It almost feels heretical to say that at the center of our religion, indeed our existence, is a God that can be wounded and broken, but this is precisely the Christian claim. We live in a world that can be degraded, and God entered that very degradation in Christ. So might there be a connection between what we do in the world and this world's wounded God?
We’ve recently started the annual tradition (three years going strong!) of holding a wild game dinner with our friends and church community. Each family brings a dish harvested from the East Texas area, and past menus have included crab, venison, wild pig, crappie, and, of course, squirrel. We tell stories about the harvest of each, and each family explains how the dish was prepared—from start to finish.
Oppenheimer replies to him “Why I chose the name is not clear, but I know what thoughts were in my mind. There is a poem of John Donne, written just before his death, which I know and love.”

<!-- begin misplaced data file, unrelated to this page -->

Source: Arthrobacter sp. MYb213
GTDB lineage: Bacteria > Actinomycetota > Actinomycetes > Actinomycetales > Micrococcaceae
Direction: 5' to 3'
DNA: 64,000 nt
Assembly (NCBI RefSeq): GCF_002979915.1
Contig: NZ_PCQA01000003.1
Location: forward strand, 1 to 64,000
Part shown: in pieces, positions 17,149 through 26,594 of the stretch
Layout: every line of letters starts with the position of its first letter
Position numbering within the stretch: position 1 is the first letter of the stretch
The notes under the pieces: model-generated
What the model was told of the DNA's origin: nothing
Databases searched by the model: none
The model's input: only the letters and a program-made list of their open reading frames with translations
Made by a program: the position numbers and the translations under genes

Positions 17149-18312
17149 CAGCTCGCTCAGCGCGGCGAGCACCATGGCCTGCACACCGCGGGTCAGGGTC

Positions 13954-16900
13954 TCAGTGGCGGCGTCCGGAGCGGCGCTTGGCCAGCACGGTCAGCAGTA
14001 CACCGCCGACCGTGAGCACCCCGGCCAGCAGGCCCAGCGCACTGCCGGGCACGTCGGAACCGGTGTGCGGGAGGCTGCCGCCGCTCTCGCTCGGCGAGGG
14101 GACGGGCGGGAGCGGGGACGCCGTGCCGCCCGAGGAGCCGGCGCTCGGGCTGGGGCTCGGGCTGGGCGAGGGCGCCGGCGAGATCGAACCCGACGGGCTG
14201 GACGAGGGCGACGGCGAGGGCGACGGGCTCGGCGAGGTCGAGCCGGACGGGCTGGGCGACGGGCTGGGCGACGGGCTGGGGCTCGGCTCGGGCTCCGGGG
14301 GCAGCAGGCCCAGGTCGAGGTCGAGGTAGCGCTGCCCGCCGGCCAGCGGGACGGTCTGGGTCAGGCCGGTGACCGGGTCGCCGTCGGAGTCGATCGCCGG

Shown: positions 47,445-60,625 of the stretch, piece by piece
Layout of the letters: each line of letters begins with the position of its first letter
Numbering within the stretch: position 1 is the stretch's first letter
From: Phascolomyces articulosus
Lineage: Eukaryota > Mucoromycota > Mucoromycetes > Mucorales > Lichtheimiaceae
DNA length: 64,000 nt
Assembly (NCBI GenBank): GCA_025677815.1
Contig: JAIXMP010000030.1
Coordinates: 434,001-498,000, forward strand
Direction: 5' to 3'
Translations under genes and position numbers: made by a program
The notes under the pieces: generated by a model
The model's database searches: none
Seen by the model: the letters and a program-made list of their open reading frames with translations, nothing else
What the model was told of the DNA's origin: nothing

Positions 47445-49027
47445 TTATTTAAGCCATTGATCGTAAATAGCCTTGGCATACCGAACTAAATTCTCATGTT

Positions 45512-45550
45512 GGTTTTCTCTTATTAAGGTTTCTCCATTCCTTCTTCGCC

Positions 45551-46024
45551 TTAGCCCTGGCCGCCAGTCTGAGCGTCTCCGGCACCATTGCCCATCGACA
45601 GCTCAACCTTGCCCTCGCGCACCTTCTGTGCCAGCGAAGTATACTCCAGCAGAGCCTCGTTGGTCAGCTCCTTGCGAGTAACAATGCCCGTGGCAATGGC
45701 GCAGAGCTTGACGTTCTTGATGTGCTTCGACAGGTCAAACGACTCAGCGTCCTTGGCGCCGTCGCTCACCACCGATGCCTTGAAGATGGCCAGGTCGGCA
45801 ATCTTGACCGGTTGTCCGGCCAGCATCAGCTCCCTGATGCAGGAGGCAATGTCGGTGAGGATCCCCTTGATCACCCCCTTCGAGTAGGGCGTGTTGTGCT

I’ve found that in perplexing or challenging circumstances, “why?” is a boring question. We like why. The leadership guru Simon Sinek asks us to start with why. It’s a popular question. I’m not against finding your why. I just think it’s overrated. Particularly in suffering or pain, I’m not sure “why?” works.
So too does my eye for the Creator veiled and present in His evidence. Without them, how could I recognize what was first and larger in what I sense of the present? I couldn’t love the Appalachians without learning the language of their cosmic and physical existence.
I am not faulting Wirzba for failing to include these examples of more conservative Christians who practice agrarianism. But I would ask whether his theology of agrarianism, written in an academic context, can speak to and challenge the church at large.
I give two cheers for Mark Clavier’s timely and eternal reminder to us that we should seek the encounter with God in the world; it may just give us a better appreciation and explanation for the Love that governs our world.
No matter how fallen or distant from God the world around us may seem, the distance is never absolute.
Cultivate. Give order. Name. Attend. Reveal. Craft a parable. Homestead. Welcome. In Placemaking and the Arts: Cultivating the Christian Life (IVP Academic, 2018), Jennifer...
he early scholastic notion of revelation was more dynamic than the modern one. Revelation does not occur, in the medieval understanding, once and for...
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